The Church of England's 1922/1928/1961 Lectionary for the Divine Office is not now its most commonly used lectionary. I think this is a shame (although, of course, this is no longer any business of mine). Its 'Common Worship' replacement is unbelievably complex and convoluted and, following the Bugnini abandonment of the 'gesimas', can make no attempt to start Genesis with Septuagesima. But the 1922/1928/1961 Lectionary is a product of the Catholic Revival's high summer of liturgical erudition. It bases itself patristically on what Pope Gregory the Great devised and explained about the meaning of his 'Gesima' season. It then uses the 'lectio continua' instinct and provides a systematic reading-through of most of the Bible each year (the New Testament, twice a year). This embodies, of course, an aim which the Anglican Patrimony owes to the Reformation period (together with the entire structure of the Anglican Divine Office): the principle that clergy and laity together should "read, mark, learn, and inwardly digest" the Scriptures.
Eventually, I imagine, Rome will authorise an Office lectionary which will be available to the whole Ordinariate world. I hope she does not base it on the untraditional English lectionaries devised more recently, or upon the equally untraditional lectionary of the American Prayer Book; and I hope Rome does not attempt to construct it out of the post-Conciliar lectionaries of the Latin Church. These were not devised for an Office structured like the Anglican Office, and attempts to adapt them to an Anglican format would only demonstrate what a painful knife and uncomfortable bed Procrustes had. No such option would fulfill the aim of Pope Benedict: that Anglicans should bring into the unity of the Catholic Church the finest elements of their own inheritance. And at a time when some elements of the post-Conciliar settlement in the Latin Church are coming increasingly under critical scrutiny, I think it would be a shame to produce a chopped-up-rearranged-and-pasted version of one of its weakest features - its Office lectionary - and to impose this upon the Ordinariates.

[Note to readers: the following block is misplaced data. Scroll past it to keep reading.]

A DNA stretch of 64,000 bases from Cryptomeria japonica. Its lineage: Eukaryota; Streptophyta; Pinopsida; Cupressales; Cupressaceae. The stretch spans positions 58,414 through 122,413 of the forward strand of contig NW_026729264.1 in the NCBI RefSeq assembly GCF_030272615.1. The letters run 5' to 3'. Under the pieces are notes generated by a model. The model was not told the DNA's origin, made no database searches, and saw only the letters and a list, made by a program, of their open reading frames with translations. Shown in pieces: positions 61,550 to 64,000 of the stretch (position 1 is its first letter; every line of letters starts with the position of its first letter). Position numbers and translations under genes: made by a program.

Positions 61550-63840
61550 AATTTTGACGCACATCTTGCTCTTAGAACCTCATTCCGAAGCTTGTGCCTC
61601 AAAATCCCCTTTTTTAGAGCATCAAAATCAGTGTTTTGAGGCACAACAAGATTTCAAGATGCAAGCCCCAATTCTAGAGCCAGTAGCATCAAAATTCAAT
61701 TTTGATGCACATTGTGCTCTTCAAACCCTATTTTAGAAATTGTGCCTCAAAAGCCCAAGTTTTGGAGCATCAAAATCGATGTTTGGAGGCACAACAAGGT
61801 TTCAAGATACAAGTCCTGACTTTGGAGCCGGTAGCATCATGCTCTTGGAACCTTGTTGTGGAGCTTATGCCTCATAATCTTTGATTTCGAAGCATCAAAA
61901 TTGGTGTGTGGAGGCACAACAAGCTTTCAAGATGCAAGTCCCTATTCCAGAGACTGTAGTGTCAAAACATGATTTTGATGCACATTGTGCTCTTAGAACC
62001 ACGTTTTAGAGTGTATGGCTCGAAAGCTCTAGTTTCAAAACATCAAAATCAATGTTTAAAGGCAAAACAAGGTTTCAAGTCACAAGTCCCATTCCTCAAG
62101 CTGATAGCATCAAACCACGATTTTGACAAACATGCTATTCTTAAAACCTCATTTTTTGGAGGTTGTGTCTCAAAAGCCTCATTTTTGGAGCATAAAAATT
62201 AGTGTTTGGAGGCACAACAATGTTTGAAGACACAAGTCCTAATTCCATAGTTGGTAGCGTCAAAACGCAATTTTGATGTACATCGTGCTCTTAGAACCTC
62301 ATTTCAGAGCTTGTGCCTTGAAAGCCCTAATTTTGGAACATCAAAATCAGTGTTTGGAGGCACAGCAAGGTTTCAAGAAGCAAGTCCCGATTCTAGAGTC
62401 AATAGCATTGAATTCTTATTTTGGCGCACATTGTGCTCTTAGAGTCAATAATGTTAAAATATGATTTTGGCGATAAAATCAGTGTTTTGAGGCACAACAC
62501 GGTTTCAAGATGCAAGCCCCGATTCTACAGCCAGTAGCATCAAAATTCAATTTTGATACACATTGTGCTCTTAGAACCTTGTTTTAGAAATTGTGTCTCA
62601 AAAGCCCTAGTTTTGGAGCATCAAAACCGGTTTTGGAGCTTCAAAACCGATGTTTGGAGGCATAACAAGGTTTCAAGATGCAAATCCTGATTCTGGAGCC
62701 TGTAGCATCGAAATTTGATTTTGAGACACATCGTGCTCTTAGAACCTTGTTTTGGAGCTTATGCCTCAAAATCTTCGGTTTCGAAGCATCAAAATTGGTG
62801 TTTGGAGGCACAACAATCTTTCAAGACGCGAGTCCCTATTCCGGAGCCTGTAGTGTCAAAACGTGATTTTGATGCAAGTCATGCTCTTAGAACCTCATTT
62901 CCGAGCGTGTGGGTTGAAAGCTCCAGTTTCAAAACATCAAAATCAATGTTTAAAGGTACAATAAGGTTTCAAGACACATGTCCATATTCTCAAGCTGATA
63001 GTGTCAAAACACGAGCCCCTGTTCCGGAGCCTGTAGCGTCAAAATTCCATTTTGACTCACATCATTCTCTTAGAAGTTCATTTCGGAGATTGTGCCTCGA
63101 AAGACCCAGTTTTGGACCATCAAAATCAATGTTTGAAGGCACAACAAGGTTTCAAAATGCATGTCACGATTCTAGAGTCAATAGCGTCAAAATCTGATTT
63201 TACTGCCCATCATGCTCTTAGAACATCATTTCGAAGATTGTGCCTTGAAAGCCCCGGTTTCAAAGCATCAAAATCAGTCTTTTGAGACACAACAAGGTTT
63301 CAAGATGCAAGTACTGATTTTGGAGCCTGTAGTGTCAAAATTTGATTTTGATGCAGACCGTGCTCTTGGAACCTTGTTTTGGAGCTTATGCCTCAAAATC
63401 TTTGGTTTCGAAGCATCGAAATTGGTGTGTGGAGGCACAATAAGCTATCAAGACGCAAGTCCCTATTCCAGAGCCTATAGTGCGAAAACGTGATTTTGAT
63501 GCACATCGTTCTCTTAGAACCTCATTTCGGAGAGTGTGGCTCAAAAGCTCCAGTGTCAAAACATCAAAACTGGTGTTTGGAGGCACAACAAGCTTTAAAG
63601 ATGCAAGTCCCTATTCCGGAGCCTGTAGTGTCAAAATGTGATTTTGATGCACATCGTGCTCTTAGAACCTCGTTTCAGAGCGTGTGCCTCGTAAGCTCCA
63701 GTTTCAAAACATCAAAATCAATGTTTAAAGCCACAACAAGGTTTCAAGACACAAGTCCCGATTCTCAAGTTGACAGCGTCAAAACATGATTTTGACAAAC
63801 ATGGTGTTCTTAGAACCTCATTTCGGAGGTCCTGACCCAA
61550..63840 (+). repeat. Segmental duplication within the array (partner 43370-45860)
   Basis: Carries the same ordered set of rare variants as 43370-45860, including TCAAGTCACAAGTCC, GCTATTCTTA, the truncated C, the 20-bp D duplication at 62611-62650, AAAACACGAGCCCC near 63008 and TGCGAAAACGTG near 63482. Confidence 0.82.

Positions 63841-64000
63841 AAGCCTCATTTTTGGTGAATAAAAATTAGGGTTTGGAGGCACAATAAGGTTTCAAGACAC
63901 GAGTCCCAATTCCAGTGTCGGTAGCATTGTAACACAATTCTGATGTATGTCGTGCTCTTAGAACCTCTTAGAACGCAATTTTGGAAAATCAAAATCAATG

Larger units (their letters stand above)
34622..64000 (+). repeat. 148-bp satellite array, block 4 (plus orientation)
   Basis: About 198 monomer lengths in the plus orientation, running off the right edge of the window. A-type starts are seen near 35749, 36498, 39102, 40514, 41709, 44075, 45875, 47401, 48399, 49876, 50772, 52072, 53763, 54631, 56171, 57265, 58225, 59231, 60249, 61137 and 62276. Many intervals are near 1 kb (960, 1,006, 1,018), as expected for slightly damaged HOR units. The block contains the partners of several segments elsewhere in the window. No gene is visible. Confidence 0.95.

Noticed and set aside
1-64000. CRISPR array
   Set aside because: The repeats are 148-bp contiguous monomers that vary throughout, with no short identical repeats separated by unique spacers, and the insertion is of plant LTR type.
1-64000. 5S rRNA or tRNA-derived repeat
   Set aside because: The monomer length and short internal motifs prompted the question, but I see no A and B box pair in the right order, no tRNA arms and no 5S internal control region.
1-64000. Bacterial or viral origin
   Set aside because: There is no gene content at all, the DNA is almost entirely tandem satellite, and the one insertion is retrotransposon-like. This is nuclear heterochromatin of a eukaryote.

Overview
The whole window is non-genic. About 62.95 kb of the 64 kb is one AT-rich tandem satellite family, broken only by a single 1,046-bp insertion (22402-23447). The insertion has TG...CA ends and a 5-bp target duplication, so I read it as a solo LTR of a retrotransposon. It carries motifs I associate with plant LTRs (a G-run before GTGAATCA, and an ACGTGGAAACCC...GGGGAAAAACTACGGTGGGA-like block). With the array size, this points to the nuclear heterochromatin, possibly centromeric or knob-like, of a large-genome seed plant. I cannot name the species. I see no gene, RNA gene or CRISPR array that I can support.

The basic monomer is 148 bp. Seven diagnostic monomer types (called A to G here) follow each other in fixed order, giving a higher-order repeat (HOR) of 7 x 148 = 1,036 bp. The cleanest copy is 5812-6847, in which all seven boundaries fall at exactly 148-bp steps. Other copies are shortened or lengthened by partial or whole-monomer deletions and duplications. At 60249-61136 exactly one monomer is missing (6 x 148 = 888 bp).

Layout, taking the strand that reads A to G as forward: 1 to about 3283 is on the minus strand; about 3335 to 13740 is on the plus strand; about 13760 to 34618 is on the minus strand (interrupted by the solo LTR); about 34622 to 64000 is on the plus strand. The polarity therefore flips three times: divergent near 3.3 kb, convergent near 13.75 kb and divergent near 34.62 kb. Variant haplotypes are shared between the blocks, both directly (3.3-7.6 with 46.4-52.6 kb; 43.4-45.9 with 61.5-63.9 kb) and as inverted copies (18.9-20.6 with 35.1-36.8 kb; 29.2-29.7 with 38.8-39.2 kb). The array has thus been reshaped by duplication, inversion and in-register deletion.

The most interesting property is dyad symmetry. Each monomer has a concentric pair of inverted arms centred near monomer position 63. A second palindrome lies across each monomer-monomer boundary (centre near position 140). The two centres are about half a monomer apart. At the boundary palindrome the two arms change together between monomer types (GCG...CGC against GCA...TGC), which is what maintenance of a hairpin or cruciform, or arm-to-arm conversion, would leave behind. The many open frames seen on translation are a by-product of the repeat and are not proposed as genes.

This is the moment to return to the lectionary system the outlines of which go back at least to Pope S Gregory the Great, and which has served not a few provinces of the Anglican Communion well from 1871 until just recently.
This series has now reached its conclusion.